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Australian Privacy Commissioner Launches Census Investigation

Australian Privacy Commissioner Timothy Pilgrim has indicated he’ll be heading an investigation into the cyber-attacks that brought last night’s 2016 census to a screeching halt.

Pilgrim released a statement to media this morning advising that “I am aware of the denial of service attacks on the Census 2016 website last night and my staff have been in contact with ABS this morning.”

“I am commencing an investigation of the Australian Bureau of Statistics (ABS) in regards to these cyber attacks, under the Australian Privacy Act 1988,” he said.

The ABS Chief Statistician David Kalisch revealed this morning that the outages that prevented many from filling out the census were the result of several attempts to sabotage the census by overseas hackers.

According to Pilgrim, “My first priority is to ensure that no personal information has been compromised as a result of these attacks.”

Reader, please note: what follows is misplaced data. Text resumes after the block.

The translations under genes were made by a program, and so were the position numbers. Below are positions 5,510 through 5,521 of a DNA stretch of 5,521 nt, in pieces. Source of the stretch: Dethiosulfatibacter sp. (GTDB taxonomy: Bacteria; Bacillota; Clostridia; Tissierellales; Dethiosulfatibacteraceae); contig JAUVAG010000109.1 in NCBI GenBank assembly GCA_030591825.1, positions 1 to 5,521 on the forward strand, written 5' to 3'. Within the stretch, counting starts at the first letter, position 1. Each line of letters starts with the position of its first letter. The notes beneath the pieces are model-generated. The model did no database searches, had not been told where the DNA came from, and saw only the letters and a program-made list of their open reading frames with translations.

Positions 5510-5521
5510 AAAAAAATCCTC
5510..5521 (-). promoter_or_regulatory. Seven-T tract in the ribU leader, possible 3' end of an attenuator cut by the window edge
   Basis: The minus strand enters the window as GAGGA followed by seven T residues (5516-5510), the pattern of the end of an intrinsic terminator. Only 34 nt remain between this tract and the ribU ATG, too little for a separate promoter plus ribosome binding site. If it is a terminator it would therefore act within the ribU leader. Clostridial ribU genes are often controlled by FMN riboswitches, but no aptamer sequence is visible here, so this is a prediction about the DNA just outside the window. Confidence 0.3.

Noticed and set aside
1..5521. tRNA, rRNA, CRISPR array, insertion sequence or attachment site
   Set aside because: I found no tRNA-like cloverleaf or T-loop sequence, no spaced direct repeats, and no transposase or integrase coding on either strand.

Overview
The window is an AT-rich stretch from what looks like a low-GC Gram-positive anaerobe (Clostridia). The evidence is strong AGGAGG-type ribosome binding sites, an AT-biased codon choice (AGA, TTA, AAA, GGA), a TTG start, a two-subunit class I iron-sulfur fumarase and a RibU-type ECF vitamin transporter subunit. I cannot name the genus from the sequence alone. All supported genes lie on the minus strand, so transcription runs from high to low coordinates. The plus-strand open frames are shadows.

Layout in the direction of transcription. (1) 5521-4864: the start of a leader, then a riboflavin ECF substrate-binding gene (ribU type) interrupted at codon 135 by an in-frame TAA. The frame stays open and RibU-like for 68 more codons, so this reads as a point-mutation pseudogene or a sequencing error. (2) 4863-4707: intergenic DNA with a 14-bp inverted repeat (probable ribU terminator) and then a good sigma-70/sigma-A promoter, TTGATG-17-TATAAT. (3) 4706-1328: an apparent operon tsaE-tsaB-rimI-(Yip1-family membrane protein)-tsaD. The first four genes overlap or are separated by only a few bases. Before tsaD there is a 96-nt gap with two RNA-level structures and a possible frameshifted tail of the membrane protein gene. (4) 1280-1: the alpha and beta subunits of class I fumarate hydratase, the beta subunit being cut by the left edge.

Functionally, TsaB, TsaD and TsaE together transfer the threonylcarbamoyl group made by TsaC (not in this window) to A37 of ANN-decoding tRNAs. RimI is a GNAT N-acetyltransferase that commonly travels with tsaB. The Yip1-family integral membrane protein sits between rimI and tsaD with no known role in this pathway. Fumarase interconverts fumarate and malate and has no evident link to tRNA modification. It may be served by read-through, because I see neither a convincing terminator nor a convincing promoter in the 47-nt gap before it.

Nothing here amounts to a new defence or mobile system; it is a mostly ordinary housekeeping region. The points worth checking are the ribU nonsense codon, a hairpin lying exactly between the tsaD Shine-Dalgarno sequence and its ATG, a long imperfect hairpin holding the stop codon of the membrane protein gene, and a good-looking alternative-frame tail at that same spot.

Pilgrim says his office was briefed about the privacy protections being employed by the ABS yesterday.

“My office will continue to work with the ABS to ensure they are taking appropriate steps to protect the personal information collected through the Census,” he said.

It adds to the mire surrounding the 2016 Census – which has previously been faced with criticism and civil disobedience over plans to retain the names and addresses of individuals for four years, instead of the standard 18-months.

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